In the high summer of 2014, my mornings were streaked rosy gold with my reading of Dallas Willard’s Hearing God: Developing a Conversational Relationship with God (IVP, 1984, updated and expanded edition 2012). Willard (1935-2013), a noted philosopher of phenomenological realism, is perhaps better known as a powerful writer of helpful books on Christian spirituality. This was my first venture into Willard’s work—one I had anticipated with delight for a long time. Plus, I was intrigued because I had heard third-hand of Willard’s personal commendation of covenant epistemology.
Summarizing Hearing God
The book addresses the ever-live concern of whether people can/do hear God speak to them, to give them specific guidance about his will for their lives. Willard argues that the way we are meant to hear God is within the larger context of growing a conversational relationship with God. And this is only possible when we have reoriented our general understanding of reality so that spiritual life is real, and persons in relationship, shaping reality by words, is the way reality is. Willard gently guides his readers through this reorientation, and he shares the concrete know-how of an expert and experienced guide. I commend this nourishing book to any Christian believer wanting to deepen their relationship with God. Willard writes: “The key concept underlying all the themes I have raised in this book is this: Hearing God’s word will never make sense except when it is set within a larger life of a certain kind.” (274)
Echoes of Covenant Epistemology in Hearing God
In several respects, the heart of what Dallas Willard is carrying out, and of what he is commending, accords with the claims of covenant epistemology. Covenant epistemology claims that all knowing is relational knowing, and the better we are at cultivating the knowing as an interpersonal relationship, the better we will be at knowing. This is true of knowing rose bushes or carpentry. It’s obviously true of knowing persons, though we always seem to need to be reminded to treat persons as persons. Covenant epistemology also means we should see knowing persons and knowing rosebushes as working the same way, in many respects—interpersonally. It takes challenging the presumed distinction between knowing rose bushes and knowing persons to make us better at both. Knowing God, of course, is knowing a person of the most unique sort.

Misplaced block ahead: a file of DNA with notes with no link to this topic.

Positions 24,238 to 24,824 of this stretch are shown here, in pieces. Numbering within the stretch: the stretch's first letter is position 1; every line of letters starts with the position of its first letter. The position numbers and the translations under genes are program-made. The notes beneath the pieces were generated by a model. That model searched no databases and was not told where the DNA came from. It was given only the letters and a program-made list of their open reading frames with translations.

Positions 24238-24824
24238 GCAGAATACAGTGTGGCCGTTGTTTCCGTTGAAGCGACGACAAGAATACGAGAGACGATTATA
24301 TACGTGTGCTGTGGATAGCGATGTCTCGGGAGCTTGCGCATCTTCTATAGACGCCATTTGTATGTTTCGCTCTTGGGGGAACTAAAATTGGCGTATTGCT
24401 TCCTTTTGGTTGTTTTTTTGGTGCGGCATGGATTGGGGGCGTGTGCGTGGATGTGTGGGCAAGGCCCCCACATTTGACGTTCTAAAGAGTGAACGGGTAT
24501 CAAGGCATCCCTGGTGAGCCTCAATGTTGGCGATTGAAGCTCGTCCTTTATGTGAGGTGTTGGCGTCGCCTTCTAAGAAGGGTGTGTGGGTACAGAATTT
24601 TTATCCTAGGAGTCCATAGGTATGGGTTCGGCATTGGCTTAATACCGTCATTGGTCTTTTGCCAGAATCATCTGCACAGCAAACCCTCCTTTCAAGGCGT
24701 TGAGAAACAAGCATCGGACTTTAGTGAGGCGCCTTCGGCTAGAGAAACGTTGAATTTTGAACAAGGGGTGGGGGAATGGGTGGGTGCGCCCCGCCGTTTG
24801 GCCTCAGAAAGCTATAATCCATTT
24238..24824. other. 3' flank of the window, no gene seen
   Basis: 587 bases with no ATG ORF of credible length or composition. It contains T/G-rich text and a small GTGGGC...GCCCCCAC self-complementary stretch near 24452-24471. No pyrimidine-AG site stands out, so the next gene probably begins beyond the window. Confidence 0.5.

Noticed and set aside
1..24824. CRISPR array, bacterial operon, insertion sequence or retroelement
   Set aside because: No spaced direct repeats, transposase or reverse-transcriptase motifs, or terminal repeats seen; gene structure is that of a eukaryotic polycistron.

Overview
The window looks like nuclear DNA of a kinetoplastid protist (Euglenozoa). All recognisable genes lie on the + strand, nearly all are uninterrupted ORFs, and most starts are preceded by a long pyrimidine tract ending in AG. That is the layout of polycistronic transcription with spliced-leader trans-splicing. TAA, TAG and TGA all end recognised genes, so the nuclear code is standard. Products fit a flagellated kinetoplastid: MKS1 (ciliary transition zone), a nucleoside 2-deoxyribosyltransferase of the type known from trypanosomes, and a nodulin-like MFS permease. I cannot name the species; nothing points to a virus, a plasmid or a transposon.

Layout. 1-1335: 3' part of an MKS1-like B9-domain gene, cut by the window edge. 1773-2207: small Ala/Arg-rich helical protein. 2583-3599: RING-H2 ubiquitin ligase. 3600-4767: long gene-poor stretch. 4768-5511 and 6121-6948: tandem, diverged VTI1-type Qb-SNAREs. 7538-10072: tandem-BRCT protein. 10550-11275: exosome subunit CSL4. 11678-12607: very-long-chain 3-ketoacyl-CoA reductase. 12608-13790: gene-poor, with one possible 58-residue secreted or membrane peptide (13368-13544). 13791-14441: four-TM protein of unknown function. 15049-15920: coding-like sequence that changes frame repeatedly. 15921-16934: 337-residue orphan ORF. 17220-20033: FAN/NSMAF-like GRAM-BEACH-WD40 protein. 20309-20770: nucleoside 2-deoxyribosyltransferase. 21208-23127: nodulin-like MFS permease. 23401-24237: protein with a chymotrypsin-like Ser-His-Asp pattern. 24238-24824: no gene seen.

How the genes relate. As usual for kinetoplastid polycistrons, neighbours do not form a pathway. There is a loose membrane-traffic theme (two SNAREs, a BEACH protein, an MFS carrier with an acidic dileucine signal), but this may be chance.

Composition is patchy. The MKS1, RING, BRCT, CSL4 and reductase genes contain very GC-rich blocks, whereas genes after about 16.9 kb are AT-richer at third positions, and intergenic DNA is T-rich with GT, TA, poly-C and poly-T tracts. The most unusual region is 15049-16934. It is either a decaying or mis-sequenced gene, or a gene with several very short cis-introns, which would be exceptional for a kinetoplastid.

Hearing God, obviously, is about knowing God. Willard is showing us how to cultivate a mature interpersonal relationship with God. And what he offers and how he offers it are just the key points of covenant epistemology.
- The key shift in outlook that he calls us to make involves subsidiary-focal integration. (LTK, L2K chap. 4, LM chap. 4)
- The shift he commends is from the defective epistemic default to covenant epistemology. (L2K)
- He commends numerous epistemic practices of inviting the real. (L2K chap. 15)
- He apprentices us to the artful knowhow of an experienced, caring expert who loves his “craft,” and cares about our knowing it. (LTK chap. 11, LM chap. 3)
- And Willard emphasizes that we need a shift not only in our epistemology but in our (inseparably related) view of reality—our metaphysics—to covenant realism and covenant ontology. (LTK chap 16, L2K chap 14, LM chap 1).
I'll develop these points in Part II coming later this month.